Poverty is also a tool that the colonialists used to subdue Africans mentally, in addition to the inferiority complex. Even though Africa had a lot of hidden treasures, minerals among other resources, the Africans were made to believe that they were nothing. The social complexities dictate that those who control economic resources stay above the food chain. Owning property and land was a core measure of wealth. On the corridors of justice, Africans were out of the picture as formal education in almost all sectors were not meant for them. This implied that they could not have a voice; they were devoid of any "foundation of reason or justice" as Vinture Smith puts it in "A narrative of Life and Adventures of the venture. A native of Africa". During Smith's encounter with Captain Hart, he referred to him as a "white gentleman," and himself as a "poor African" or "the black dog." The injustice that Smith met while on the journey was "enough for a black dog." From this remark by Smith, it is evident that illiteracy was part of the mental siege that the Africans were subjected to by their oppressors. There was a general opinion that Africans were uncivilized barbarians yet the stories that Smith narrate about Africa dismisses those opinion and assumptions. In the preface of Smith's narrative, the slaves are referred to as "beasts" or "domesticated animals" (p.13) which points back to the inferiority complex which made Africans think lowly of themselves. The general assumptions that were already imprinted in the minds of the colonizers could not allow them to feel otherwise of Africa irrespective of what Smith said. The racial thoughts, prejudices, and attitudes had been part and parcel of the European and oriental culture. Aligning this thought to Aristotelian views about class structure, racial idea, which was a significant justification for colonization, asserts that some individuals in society are destined to be masters and others slaves. In the same line of thought, the relationship between the master and the slaves is so for mutual benefit even though conflicts are inevitable always. The colonialists had the best physicians and medicine that could cure diseases that Africans were suffering from. From the letter that Mzinga Mbemba Afonso, the King of Congo wrote to the King of Portugal presents some of the disadvantages that played to give the colonialists an upper hand. Some include provisions, medications and the agents that were present in the African kingdoms. From the letter, Afonso mentions how diseases put them in a very weakening position and that only the foreigners have the best physicians and surgeons, drugs and dispensaries. This was encouraging for the colonizers who observed they were helping the Africans by enslaving them.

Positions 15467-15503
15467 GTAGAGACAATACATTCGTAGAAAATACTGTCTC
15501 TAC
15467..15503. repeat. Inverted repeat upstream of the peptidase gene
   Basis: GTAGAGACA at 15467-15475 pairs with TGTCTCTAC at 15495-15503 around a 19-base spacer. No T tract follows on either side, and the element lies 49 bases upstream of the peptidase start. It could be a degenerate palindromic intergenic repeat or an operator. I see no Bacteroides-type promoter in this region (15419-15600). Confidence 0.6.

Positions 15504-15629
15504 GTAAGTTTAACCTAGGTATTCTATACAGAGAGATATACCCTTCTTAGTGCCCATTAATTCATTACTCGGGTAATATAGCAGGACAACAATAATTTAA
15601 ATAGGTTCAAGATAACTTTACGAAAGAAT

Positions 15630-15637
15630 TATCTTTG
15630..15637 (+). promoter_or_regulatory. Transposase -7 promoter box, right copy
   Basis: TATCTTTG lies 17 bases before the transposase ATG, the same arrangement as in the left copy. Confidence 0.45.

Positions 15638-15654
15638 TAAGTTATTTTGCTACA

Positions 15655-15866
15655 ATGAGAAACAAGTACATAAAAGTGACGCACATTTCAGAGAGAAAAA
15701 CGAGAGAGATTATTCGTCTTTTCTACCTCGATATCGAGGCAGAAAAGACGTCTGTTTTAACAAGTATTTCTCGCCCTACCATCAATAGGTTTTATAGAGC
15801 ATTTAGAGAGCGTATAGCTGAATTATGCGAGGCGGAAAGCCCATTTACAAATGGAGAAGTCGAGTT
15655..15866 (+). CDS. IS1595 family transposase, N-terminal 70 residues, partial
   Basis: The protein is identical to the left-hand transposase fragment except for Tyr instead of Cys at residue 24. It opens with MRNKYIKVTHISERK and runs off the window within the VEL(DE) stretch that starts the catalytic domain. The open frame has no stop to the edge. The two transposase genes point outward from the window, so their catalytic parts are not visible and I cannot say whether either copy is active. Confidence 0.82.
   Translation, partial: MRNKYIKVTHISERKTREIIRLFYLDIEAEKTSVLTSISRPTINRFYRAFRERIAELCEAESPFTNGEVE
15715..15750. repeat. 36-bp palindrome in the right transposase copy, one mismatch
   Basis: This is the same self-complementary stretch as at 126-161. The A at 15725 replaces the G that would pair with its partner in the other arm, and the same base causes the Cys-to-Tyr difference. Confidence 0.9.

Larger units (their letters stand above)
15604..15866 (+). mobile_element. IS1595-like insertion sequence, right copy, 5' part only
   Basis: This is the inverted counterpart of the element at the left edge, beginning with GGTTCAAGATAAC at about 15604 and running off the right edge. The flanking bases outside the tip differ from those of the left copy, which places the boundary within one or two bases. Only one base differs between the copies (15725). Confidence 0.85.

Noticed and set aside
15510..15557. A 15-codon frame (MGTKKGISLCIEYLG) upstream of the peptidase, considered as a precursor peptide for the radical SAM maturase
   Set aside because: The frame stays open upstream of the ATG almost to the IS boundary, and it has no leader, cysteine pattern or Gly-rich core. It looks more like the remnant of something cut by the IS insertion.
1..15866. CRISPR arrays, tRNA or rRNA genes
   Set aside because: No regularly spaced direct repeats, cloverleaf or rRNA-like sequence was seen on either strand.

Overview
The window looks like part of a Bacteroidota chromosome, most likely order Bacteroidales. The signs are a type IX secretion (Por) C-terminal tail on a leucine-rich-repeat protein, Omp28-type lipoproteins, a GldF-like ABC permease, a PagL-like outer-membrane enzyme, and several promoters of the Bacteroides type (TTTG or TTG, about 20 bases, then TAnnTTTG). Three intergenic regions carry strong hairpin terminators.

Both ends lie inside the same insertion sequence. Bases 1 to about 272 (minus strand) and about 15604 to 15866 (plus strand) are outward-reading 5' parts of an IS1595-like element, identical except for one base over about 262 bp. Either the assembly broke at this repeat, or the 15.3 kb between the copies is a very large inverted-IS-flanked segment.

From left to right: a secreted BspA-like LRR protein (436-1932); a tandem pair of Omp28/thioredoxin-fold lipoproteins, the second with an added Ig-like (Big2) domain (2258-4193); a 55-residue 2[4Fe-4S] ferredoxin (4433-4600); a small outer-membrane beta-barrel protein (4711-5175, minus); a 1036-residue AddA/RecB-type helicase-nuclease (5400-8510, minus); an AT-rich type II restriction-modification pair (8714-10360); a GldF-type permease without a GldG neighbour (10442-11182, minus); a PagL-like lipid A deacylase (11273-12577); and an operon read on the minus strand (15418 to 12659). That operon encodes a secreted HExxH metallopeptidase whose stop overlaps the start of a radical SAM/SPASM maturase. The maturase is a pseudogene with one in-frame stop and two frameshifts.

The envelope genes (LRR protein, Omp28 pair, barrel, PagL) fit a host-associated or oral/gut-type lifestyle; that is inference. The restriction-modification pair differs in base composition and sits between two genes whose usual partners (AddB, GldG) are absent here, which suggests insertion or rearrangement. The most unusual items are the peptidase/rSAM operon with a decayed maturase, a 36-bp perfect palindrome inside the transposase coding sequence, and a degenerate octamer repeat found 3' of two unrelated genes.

The next question to address is how the black colonists slaved, freed and responded to oppression from the white colonists. It is an apparent realization that Africans collaborated with the colonialists in the capture and enslavement of their fellow countrymen. The colonialists had a lot of collaborators who had agents everywhere who pounced on young children and energetic young men especially when the parents were not in the vicinity. Various accounts of slave capture from the selected texts reveal how the narrators were captured the majority of which were young children. To begin with Equiano's case, he was arrested at the age of eleven years old. Even long before his capture, Equiano was well aware of slavery in his hometown in Benin. As an upper-class individual, he was put in charge of a certain number of slaves back at home because his father was a slave-keeper. From his narration, the slaves in Africa were treated well by their masters. The Chiefs were at the forefront in capturing and selling slaves to the colonialists as Equiano puts it that "he applies to a chief for them" (Equiano, p.6) and the chief, for a price, would gather so many and sell them to the slave traders. At some point during his voyage, Equiano interestingly wishes that one day he would have "have land and slaves of my own" and goes ahead to obtain a certificate of good behavior from his master Robert King. (Equiano, p.77). Some blacks and African slave agents were so immersed in the slave trade they did not see the moral side of the trade but only the economic side of it. The motivations behind this trade is a complex one for Equiano as he is involved in capturing fellow slaves and even in the merchant trade involving them. In the same vein, he sympathizes with their mistreatment but ironically takes part in the trade for economic purposes and to seek freedom from his master. For Venture Smith, the local force which had defeated the first group of their captors escorted them to the coast, Fort William, where a British slave ship was waiting. He was only eight years old when he was captured. Smith, similar to Equiano, participated in the slave trade for economic purposes to get wealth and property in addition to purchasing their freedom from their masters. From Afonso's letter to the King of Portugal, it is apparent that the African kings participated in the oppression of fellow Africans through collaboration. The Portuguese provided the collaborators with merchandise, guns, and medication, among other privileges in exchange for slaves and other items such as ivory. The Portuguese told the African Kings that they "should ask in our letters anything we need" and that the health and operation of the colonizers "kingdom depend on us" (p.14); all these are inherent in the letter that Afonso wrote. So, they could ask anything in exchange of slave and slave labor.